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World leaders will lack popular support to deal with pressing issues like climate change, Barack Obama warned on Tuesday, if their citizens feel the global economy is working against them.
"If we do not pay attention to the increasing inequality that exists, and that technology and globalization is accelerating, there will be a backlash and resistance to technology and change and globalization, because people will feel left behind," he said.
People "will resist efforts to deal with climate change" if they're worried about feeding their children, he said. "It’s a luxury. You have to be able to have enough to eat before you worry about what happens to the planet thirty years from now."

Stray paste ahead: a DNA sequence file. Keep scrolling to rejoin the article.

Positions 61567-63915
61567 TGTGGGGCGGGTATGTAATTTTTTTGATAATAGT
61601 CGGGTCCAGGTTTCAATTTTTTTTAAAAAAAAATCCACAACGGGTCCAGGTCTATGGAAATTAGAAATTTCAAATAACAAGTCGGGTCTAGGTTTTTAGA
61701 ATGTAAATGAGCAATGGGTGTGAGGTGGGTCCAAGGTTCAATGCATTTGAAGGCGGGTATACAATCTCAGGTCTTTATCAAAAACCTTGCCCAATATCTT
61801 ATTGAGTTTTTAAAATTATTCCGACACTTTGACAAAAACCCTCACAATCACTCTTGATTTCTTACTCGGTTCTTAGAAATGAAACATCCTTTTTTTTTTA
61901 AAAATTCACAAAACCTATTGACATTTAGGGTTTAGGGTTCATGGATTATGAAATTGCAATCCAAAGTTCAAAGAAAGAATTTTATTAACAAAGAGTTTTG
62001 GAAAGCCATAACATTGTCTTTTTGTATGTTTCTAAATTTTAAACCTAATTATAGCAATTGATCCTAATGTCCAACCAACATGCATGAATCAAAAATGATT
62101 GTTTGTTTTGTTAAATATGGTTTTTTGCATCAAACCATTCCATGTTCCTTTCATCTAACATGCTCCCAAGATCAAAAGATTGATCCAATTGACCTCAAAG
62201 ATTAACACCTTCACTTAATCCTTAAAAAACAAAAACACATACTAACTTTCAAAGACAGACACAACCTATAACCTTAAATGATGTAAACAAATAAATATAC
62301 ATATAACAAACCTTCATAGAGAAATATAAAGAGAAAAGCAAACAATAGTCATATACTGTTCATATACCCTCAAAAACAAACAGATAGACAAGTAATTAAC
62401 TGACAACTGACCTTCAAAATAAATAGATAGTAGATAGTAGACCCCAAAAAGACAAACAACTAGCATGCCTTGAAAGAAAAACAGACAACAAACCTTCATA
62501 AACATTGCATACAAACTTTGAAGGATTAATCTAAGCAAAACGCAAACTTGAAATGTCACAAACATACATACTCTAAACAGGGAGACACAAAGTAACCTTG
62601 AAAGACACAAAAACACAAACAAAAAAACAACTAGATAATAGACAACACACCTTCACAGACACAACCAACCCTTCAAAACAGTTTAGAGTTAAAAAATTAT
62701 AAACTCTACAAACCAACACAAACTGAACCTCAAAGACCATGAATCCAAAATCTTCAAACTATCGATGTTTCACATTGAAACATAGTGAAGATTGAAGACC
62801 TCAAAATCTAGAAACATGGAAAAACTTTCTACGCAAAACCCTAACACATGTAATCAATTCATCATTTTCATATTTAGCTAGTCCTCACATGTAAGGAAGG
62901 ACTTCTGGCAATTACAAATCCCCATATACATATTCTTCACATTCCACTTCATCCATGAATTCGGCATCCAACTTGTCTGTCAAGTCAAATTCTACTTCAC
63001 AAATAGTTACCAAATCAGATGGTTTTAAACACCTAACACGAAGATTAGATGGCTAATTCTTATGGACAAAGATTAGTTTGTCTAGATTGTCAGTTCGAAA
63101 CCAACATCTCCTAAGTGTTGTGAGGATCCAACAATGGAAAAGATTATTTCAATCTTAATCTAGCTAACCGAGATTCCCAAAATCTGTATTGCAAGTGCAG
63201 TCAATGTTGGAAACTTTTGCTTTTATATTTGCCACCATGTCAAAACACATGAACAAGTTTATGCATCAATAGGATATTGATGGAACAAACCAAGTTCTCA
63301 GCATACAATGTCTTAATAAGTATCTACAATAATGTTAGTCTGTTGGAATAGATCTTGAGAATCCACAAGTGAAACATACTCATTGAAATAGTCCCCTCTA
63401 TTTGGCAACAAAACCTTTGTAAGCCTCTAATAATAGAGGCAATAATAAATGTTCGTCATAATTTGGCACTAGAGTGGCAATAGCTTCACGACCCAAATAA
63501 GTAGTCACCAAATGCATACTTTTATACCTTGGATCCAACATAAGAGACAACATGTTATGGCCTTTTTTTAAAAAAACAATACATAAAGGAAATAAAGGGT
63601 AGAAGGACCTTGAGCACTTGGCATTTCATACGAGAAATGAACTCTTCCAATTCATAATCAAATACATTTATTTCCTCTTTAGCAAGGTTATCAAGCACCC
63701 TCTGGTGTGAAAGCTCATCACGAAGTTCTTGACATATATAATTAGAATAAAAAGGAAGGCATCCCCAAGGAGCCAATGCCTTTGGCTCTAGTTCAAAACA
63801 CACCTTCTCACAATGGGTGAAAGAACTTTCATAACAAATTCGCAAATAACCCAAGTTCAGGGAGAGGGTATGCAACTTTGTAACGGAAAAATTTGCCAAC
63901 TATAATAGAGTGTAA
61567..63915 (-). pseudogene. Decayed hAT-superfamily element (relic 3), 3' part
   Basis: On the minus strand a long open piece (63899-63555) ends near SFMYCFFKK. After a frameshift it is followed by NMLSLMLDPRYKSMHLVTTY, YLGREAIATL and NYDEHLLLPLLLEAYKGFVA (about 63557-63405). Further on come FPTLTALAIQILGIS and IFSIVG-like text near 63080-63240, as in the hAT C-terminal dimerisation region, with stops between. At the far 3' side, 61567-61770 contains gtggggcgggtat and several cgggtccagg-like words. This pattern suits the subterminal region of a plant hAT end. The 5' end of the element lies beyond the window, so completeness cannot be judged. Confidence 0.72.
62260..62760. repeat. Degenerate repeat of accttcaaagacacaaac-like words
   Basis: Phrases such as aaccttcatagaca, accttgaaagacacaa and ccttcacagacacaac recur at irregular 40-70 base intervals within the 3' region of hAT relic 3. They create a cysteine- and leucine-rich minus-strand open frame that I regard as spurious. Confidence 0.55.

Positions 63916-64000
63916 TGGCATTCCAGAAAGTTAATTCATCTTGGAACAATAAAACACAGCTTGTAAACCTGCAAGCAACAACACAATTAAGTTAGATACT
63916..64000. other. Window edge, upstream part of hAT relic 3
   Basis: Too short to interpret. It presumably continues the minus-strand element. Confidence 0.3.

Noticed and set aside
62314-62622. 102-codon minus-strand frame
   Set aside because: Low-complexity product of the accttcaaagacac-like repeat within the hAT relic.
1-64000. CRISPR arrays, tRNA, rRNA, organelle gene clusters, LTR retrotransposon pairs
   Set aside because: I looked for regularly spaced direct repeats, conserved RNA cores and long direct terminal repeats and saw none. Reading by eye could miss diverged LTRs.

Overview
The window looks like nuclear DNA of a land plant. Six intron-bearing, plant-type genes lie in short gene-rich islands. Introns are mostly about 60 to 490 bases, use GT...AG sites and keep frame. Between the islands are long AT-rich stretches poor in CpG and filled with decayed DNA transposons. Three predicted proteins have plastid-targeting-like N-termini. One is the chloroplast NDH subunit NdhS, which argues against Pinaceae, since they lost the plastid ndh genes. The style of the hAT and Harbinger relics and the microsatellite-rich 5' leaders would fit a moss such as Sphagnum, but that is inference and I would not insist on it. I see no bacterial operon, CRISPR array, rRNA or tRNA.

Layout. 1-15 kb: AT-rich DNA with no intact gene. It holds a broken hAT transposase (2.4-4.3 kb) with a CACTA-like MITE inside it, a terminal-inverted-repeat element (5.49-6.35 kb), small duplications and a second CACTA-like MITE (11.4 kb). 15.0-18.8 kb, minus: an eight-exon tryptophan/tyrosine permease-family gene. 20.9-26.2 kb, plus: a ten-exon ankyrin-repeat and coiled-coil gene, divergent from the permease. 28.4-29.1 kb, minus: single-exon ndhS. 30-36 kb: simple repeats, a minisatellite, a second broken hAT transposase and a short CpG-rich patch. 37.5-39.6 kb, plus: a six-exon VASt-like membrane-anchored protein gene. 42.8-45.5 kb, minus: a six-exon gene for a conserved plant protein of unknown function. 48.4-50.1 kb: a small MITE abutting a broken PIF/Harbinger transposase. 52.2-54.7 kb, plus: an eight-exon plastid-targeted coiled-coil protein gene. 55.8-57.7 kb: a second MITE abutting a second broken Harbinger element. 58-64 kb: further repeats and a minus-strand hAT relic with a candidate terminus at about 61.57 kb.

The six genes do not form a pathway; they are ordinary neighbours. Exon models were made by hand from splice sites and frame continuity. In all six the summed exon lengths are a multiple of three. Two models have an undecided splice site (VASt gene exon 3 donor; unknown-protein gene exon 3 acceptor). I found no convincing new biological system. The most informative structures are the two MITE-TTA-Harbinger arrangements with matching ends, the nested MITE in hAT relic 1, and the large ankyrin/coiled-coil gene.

Obama, whose post-presidential speaking career is kicking into gear, was speaking at the Seeds&Chips Global Food Innovation Summit in Milan. He discussed food, climate change, jobs and automation — and connected a lack of meaningful work and purpose to political instability.
Technology, he said, is “making many sectors of the economy far more capital-intensive, far less labor-intensive, across the board.” And the trend is spreading from manufacturing to the service industry, and to management, he said.
Where there are large numbers of “unemployed young men,” anywhere in the world, he said, “even if they have enough to eat, but they have nothing to do, then that lack of meaning and purpose will channel itself in unhealthy ways.”
Obama's remarks on inequality were made in a broader speech about the global impacts of climate change.
"For all the challenges that we face, this is the one that will define the contours of this century more dramatically perhaps than any other," he said. "No nation, whether it's large or small, rich or poor, will be immune from the impacts."
Here's the full speech: